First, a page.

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Diego Maradona: set for Iraq?

By Paul Andrews



Some stories are so preposterous, so laden with humour, that they might have formed in the mind of a Hollywood screenwriter. How about this one: Diego Maradona is reportedly interested in becoming the new head coach of Iraq's national football team.

The World Cup winner with Argentina has been out of work since leaving Al Wasl earlier this year, and the gulf nation role has been vacant since Zico resigned in November. The Iraqi Football Association (IFA) has moved for the former Napoli star, who could take charge until after the 2014 World Cup in Brazil.

Iraqi football has never been easy to predict. Their success at the 2007 Asian Cup was as surprising as their failure to qualify for the 2010 World Cup. Maradona is equally unpredictable. The finest player of all time, he has never shown the intelligence necessary to became a great manager.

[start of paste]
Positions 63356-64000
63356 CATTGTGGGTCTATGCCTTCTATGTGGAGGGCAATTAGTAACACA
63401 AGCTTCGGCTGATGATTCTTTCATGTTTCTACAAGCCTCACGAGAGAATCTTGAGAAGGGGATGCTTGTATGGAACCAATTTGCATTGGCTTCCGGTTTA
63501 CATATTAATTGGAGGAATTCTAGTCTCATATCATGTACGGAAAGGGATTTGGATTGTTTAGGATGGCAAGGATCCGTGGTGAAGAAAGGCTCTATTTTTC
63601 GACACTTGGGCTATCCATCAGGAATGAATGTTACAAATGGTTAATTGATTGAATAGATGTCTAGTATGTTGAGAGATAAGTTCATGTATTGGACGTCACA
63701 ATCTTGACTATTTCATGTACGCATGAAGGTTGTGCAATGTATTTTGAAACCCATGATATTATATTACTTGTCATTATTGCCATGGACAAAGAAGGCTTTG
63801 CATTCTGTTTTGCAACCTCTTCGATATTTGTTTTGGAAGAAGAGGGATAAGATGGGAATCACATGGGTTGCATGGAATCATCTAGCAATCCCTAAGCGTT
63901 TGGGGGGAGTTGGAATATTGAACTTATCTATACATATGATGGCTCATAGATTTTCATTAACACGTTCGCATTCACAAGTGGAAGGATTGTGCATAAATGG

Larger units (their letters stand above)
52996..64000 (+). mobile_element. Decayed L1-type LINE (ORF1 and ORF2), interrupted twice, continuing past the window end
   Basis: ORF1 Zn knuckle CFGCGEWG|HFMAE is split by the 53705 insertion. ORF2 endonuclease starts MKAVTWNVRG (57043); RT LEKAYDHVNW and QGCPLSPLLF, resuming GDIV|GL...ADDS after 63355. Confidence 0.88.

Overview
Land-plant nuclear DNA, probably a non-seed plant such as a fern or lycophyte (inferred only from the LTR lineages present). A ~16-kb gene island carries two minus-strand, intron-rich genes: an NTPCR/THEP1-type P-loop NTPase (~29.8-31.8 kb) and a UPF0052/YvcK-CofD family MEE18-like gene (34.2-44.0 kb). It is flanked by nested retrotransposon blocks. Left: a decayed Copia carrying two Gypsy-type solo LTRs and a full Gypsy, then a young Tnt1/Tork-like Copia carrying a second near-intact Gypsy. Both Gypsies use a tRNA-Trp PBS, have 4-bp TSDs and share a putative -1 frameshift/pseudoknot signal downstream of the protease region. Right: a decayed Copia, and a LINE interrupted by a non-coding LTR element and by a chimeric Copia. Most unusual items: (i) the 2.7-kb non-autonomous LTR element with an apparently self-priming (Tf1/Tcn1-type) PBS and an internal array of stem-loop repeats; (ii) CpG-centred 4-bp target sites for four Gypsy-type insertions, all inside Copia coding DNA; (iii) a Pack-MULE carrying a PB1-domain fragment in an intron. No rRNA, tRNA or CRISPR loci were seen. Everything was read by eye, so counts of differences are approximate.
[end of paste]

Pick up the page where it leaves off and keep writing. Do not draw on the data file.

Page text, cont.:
"Two days ago we received the offer and Diego is interested," Hernan Tofoni of World Eleven, the organisation that handles the Argentine legend's affairs, said. "He wants to coach again, but we are still to reach an agreement that suits both parties. However, both he and the Federation are very excited. Between tomorrow and Sunday we will come to a conclusion. The IFA's idea is that Maradona's contract, in principle, will last six months. If he does well they could extend his contract until after the World Cup."

Iraq have reached the World Cup finals just once, in 1986 in Mexico. They currently lie third in Group B in the fourth round of Asian World Cup qualifiers, behind Japan and Australia. Maradona would need to take Iraq to the 2014 World Cup if he hopes to restore his reputation.

Hold on to your hats.